December 21, 2017

Give Your Client Seven Key Messages About the Mock Trial

By Dr. Ken Broda-Bahm:

Mock trials, and other forms of pretrial juror research, like focus groups, are increasingly common. Particularly in complex or high-stakes litigation, it makes sense to road-test your case in a safe setting. What you learn can help you arrive at a reasonable resolution pretrial, or can help you prepare for the trial if you don’t. Despite the mock trial’s frequency, however, there is still a relative novelty to it that makes it a bright spot in the march up to trial, settlement, or other resolution. In the excitement of what’s often the first real test, clients can sometimes have the wrong ideas about the goals of the research, and what is ultimately most important at this stage. I have written about mock trial best practices before, but for this post, let’s look at it as key goals that the client needs to understand. To set expectations and keep things clear, there are seven key messages that the attorney or the consultant needs to convey to their clients during the research stage.

One, We Aren’t Trying to Win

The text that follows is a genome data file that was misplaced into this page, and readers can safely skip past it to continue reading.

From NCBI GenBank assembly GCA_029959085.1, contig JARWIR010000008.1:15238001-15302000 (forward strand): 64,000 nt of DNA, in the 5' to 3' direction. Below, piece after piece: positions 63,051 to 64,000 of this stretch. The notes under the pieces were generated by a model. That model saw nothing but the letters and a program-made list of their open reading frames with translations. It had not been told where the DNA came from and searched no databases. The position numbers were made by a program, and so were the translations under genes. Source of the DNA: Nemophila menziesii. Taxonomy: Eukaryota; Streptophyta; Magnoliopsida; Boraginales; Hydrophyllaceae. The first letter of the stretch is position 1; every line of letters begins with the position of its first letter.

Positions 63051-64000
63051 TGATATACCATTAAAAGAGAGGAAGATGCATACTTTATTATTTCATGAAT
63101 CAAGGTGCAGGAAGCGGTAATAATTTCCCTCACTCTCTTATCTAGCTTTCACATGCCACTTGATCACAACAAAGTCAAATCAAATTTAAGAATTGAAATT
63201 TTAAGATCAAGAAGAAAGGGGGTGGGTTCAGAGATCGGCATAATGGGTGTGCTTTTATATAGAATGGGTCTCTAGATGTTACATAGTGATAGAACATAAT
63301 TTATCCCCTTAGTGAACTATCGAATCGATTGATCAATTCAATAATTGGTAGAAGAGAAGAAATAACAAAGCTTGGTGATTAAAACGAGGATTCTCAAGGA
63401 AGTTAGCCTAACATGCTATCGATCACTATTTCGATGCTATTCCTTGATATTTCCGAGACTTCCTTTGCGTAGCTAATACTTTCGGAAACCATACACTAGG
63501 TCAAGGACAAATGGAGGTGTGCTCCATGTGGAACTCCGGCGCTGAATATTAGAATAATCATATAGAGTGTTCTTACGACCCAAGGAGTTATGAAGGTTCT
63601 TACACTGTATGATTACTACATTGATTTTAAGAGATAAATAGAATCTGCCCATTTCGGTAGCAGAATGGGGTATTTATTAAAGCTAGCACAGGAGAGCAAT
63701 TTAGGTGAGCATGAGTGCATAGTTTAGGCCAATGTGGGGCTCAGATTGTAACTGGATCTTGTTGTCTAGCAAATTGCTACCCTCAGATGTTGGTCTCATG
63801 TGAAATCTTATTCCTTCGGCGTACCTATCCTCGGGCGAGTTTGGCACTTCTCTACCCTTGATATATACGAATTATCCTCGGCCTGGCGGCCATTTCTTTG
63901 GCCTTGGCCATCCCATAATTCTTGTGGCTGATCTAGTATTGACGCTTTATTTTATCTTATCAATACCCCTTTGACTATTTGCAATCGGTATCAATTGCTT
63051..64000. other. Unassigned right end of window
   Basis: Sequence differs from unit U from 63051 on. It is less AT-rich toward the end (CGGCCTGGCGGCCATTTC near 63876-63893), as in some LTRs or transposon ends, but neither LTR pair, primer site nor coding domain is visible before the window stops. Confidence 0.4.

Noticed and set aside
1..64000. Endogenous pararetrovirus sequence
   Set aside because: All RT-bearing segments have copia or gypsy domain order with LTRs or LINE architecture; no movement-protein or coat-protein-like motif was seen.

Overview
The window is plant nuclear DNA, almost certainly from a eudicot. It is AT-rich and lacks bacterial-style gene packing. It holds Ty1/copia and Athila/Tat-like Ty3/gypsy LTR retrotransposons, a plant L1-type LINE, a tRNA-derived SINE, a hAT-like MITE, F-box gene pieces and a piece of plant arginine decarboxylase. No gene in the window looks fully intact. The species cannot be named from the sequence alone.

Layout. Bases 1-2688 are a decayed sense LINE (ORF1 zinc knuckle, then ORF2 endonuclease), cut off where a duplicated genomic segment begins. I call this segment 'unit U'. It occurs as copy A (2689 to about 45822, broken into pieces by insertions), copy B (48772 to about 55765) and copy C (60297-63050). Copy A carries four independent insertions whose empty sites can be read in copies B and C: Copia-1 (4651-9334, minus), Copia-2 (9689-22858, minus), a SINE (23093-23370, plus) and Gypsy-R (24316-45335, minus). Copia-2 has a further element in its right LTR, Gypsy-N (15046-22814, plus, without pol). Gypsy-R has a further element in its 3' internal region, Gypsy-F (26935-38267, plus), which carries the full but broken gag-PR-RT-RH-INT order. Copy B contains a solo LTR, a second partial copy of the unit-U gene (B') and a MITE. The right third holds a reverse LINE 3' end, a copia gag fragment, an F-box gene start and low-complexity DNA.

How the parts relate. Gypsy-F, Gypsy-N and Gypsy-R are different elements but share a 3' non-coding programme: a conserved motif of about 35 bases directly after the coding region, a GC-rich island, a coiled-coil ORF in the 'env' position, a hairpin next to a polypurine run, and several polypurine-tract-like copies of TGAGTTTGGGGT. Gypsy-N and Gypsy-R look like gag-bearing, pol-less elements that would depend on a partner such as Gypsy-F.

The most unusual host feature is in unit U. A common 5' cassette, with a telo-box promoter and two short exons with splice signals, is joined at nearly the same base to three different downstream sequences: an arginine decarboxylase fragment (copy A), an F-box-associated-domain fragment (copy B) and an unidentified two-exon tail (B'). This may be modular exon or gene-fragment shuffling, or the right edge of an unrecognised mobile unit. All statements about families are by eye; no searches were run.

Yes, absolutely, we are trying to win the trial or the negotiation but, no, we aren’t trying to win the mock trial. We aren’t leaning the test in favor of a good result for our side. But even in a completely fair test, we still kind of hope we lose. Seeing the mock jurors agree with us on everything can be reassuring, but that reassurance comes at a cost. And the cost is that you learn less. Ideally, you probably want a mock trial where you lose, but lose in a way that highlights the ways that you could win.

Two, We Aren’t Trying the Whole Case

Often clients or their attorneys will want to put far too much into the mock trials: too many exhibits, too much testimony, or too many instructions. Sometimes the goal of “making it realistic” will result in an expansion of the attorneys’ presentation time at the expense of jurors’ deliberation time — as if the most important part is the evidence and not how jurors react to it. Ultimately, what we should be doing is trying the core story, and not trying the details. But that is okay, because even in the real trial, jurors will react to the story first, and then react in a consistent manner to all of the details.

Three, We Are Going to Err on the Side of Helping the Other Side

We want a realistic test of the core story of the case, from each side’s perspective. But still, in the run up to trial, there are many unknowns when it comes to admissibility, claims, experts, and instructions. Where there is a reasonable unknown, we want to err in the direction that helps the other side. The reason comes back to not trying to win, but trying instead for a reasonable worst-case test. Occasionally, a factor will be so up in the air and so critical that it makes sense to test the case both ways: with that factor for some jurors, and without it for others. But short of that, we will learn more about how to win under adversity when we test the case in a way that gives the other side the benefit of the doubt.

Four, the Focus is on the Process, not the Product